Posts Tagged ‘Helen Simpson’

When Paula posts her weekly sightings, I’m amazed and overwhelmed as I skim through them. My eyes skip past anything that mentions Nicole Kidman, a certain play by Edward Albee, or the latest from some obscure (to me) pop singer or rock group. I pick and click casually, on the lookout for any hint of a Woolf appearance in contemporary fiction. Our blogmeister slips them in there, I know, to keep me on my toes.

Last week was no exception, and in “Fifty-six in 10 days” I hit the jackpot at number 10, a review of In-Flight Entertainment, a collection of short stories by Helen Simpson. I’ve read Simpson’s stories in The New Yorker, and I know that she’s an eclectic author, writing winsome love stories, hilarious farces and, most recently, an horrific futuristic tale. And now Woolf? My library branch hunted down this latest volume, Simpson’s fifth.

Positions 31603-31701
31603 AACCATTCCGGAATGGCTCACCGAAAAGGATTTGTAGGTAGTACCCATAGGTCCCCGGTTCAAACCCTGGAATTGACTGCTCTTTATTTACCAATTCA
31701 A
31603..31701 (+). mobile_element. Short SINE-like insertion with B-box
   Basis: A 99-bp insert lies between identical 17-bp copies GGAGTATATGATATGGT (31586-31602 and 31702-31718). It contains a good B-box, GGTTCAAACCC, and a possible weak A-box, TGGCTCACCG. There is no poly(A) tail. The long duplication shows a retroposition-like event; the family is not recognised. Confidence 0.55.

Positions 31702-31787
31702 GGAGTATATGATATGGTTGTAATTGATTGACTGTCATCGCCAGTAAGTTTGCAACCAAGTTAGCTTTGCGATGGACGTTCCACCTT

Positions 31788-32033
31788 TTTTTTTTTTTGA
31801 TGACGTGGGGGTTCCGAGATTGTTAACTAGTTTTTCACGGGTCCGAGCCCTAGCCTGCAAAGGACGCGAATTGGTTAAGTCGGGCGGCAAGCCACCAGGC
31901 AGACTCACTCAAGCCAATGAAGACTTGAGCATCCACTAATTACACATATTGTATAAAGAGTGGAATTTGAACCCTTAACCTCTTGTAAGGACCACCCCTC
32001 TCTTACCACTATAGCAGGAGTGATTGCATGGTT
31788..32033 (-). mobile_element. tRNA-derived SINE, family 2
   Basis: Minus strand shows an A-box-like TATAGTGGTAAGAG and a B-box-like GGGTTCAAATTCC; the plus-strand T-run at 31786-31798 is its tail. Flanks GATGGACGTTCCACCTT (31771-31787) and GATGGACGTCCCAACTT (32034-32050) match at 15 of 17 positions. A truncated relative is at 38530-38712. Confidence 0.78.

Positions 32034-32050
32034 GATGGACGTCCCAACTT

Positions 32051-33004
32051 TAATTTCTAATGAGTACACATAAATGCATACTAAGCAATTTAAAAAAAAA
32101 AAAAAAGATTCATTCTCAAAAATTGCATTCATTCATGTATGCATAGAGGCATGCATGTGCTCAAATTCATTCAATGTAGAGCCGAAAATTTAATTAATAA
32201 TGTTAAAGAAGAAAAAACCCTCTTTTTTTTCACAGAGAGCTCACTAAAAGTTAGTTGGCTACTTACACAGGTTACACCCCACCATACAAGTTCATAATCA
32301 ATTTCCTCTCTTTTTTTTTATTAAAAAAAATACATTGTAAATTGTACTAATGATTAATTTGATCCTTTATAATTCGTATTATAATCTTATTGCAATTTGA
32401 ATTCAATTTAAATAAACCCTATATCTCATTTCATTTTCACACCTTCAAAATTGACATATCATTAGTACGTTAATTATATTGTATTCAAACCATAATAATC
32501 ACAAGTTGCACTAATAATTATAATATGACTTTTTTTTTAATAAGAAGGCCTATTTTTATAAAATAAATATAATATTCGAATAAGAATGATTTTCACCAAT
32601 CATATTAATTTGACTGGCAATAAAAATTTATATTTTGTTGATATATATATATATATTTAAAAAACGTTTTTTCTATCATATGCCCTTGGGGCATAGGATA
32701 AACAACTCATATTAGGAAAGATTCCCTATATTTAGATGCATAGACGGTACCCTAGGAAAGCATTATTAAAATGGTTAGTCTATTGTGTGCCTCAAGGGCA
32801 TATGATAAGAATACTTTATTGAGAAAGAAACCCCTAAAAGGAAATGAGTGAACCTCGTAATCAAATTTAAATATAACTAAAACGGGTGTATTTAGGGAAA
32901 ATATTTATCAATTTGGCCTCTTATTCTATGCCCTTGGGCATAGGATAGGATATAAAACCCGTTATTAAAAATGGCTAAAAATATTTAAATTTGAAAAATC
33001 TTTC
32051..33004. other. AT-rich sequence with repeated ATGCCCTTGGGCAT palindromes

In “Festival of the Immortals,” famous authors—but only those out of copyright—give readings and discuss their work at an annual conference. On a break before Charlotte Bronte is to read from Villette, two women “in the November of their lives” chat in the tea line and discover that they’re old school friends.

Phyllis recalls, “The first time I saw you, we were in the canteen. You were reading The Waves and I thought, Ah, a kindred spirit.” Viv responds: “I still do dip into The Waves every so often. It’s as good as having a house by the sea, don’t you think? Especially as you get older. Oh, I wonder if she’s on later, Virginia; I’d love to go to one of her readings.” But Phyllis reminds her that Woolf isn’t out of copyright for another five years because of changes in copyright law.

They tell each other about their lives in the intervening years, and Viv remarks that, “It’s not in the books we’re read, is it, how things have been for us. There’s only Mrs. Ramsey, really, and she’s hardly typical.”

Thanks, Paula, for pointing me to this book. I recommend the collection–other standouts here were “Channel 17” and the very moving “Charm for a Friend with a Lump”– and I plan to read more of Helen Simpson.

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